So I never set out to write a book about the war. I was very interested in the relationship between the man who speaks and the woman who listens. I was drawn to the idea that the relationship between a man and a woman can be something like a war itself, very cruel and violent. And then I realized that if I included some things about what happened in Africa, it would provide a powerful counterpoint to their story. I suppose the narrator of the book is trying to use the tales of war to seduce the woman—he believes that women are weak when it comes to these things. I was surprised by the solitude of this character, this lonely and miserable man. The book is about a very personal vision of hell.
Were there other Portuguese artists and writers addressing the legacy of the country’s colonial wars [which lasted from 1961 to 1974 in Angola, Mozambique, and Guinea-Bissau], or was it a forbidden or ignored subject?
Nobody dared to speak about it because censorship was very strong. Before democracy, many, many authors went to jail and their books couldn’t be published. They’d write about antiquity, invented countries, or other subjects to avoid censorship. My book was the first to talk about the things that had actually happened. It came out in 1979, five years after the Revolution of 1974 that overthrew the Fascist dictatorship that had ruled Portugal for four decades. And it sold incredibly well because people wanted to know what was going on. Newspapers, books, and movies had all been controlled up until then, if not completely forbidden. Growing up, it was normal not to have a passport, not to talk about politics, not to use the word democracy. I remember once asking my father as a boy, “What is democracy?” And he answered, “Shut up and eat.”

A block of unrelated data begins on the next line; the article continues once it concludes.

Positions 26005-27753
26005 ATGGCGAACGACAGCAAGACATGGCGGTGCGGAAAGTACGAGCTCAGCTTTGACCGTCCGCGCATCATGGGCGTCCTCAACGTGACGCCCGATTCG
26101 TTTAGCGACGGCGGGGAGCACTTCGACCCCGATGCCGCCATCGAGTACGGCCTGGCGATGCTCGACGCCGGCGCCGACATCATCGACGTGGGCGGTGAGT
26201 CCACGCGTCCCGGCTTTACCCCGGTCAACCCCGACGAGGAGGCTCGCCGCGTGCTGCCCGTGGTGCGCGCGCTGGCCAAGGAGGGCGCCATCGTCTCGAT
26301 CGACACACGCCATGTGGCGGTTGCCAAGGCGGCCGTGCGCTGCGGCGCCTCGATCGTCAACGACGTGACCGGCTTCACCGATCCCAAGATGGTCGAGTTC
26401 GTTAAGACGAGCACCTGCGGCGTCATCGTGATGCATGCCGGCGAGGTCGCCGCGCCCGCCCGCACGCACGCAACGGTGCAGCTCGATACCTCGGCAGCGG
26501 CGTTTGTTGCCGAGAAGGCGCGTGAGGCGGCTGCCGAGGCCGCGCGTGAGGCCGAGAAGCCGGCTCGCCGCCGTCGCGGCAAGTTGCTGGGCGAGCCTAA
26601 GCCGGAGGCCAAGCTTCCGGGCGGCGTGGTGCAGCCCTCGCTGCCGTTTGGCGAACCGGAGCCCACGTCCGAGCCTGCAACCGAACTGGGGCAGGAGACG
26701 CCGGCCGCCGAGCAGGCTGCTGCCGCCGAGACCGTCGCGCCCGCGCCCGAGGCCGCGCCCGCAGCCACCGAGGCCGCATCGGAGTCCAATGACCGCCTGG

After the revolution, there was a kind of unspeakable culpability in Portugal. As happened in many other countries, the members of the military police, who were very cruel and violent, were in jail for just a short time and then were back out, working for the intelligence services. It was like that in Germany after the war and in Romania. Two or three years after the revolution, everyone just wanted to forget, to believe that more than forty years of dictatorship had never happened, that the wars hadn’t happened. But for me they had, because one of my cousins had been killed, my brother was jailed, and I had been in Angola.
In The Land at the End of the World the narrator rages, “I hated the people who were lying to us and oppressing us and humiliating and killing us in Angola, the serious, dignified gentlemen in Lisbon stabbing those of us in Angola in the back.” That’s pretty damning language.